Estrogen Receptors Act in Atherosclerosis

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Science's STKE  14 Dec 2004:
Vol. 2004, Issue 263, pp. tw450
DOI: 10.1126/stke.2632004tw450


Men experience a more rapid progression of atherosclerosis, but the basis for this gender difference has not been clear. The prostacyclin PGI2 prevents many processes associated with the formation of atherosclerotic lesions, and the atheroprotective effect of estrogen in women may be via stimulation of PGI2 production. Egan et al. (see the news story by Couzin) now show in a mouse model of atherosclerosis that estrogen acts through the estrogen receptor subtype α to generate PGI2 through cyclooxygenase 2 (COX-2). Female mice lacking a receptor for PGI2 developed atherosclerosis as rapidly as male mice and had poor response to estrogen therapy. This mechanism may be important in assessing the effects of hormone replacement therapy and selective COX-2 inhibitors.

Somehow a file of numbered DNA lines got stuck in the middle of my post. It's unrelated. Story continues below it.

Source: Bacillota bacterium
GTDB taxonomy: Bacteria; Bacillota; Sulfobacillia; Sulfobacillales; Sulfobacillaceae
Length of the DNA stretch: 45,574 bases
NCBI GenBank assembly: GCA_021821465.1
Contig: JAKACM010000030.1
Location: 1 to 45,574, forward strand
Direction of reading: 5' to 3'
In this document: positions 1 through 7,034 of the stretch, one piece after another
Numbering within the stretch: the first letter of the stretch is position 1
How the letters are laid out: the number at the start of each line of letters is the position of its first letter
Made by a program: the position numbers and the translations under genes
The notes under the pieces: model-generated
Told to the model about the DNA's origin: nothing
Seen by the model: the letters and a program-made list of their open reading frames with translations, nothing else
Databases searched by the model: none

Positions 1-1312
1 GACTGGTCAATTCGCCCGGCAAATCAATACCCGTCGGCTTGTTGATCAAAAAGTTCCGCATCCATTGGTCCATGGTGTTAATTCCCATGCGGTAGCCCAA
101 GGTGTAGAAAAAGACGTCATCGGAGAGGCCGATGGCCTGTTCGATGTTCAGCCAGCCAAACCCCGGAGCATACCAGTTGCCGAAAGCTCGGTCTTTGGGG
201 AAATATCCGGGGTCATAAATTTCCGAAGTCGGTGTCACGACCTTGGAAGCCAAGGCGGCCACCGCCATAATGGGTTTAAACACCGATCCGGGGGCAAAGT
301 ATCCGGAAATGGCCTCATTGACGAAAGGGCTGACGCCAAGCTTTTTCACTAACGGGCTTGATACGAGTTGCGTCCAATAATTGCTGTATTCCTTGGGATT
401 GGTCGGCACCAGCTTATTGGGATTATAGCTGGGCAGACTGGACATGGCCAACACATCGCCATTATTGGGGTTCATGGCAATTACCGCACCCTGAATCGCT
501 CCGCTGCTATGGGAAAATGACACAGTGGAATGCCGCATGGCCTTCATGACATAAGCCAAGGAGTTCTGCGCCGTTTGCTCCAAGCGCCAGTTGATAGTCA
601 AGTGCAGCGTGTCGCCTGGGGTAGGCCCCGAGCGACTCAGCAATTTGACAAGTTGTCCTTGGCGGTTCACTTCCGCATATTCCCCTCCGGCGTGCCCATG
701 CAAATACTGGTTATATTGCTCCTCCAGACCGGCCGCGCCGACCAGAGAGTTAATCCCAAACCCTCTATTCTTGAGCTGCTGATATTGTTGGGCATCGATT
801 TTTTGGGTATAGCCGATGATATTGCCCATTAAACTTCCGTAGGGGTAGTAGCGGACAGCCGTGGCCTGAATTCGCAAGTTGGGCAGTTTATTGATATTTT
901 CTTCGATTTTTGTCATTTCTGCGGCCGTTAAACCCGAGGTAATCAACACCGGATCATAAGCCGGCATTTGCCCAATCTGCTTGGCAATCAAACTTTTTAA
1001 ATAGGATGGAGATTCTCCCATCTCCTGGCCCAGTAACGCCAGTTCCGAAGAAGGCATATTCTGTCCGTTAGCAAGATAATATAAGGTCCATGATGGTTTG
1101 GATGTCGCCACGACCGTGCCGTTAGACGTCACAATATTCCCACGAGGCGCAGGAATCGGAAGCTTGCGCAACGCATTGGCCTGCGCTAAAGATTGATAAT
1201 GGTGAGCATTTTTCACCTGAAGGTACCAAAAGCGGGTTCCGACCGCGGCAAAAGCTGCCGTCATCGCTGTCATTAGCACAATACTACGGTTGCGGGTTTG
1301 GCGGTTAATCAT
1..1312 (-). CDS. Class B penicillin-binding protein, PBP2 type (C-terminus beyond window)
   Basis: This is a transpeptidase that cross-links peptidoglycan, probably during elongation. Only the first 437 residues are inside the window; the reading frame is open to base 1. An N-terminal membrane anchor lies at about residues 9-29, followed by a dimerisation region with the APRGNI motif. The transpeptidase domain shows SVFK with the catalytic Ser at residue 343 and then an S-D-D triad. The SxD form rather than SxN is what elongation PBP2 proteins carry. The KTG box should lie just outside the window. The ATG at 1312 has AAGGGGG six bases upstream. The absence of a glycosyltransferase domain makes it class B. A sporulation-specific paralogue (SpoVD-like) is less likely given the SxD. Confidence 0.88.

K. M. Egan, J. A. Lawson, S. Fries, B. Koller, D. J. Rader, E. M. Smyth, G. A. FitzGerald, COX-2-derived prostacyclin confers atheroprotection on female mice. Science 306, 1954-1957 (2004). [Abstract] [Full Text]

J. Couzin, Estrogen's ties to COX-2 may explain heart disease gender gap. Science 306, 1277 (2004). [Summary] [Full Text]

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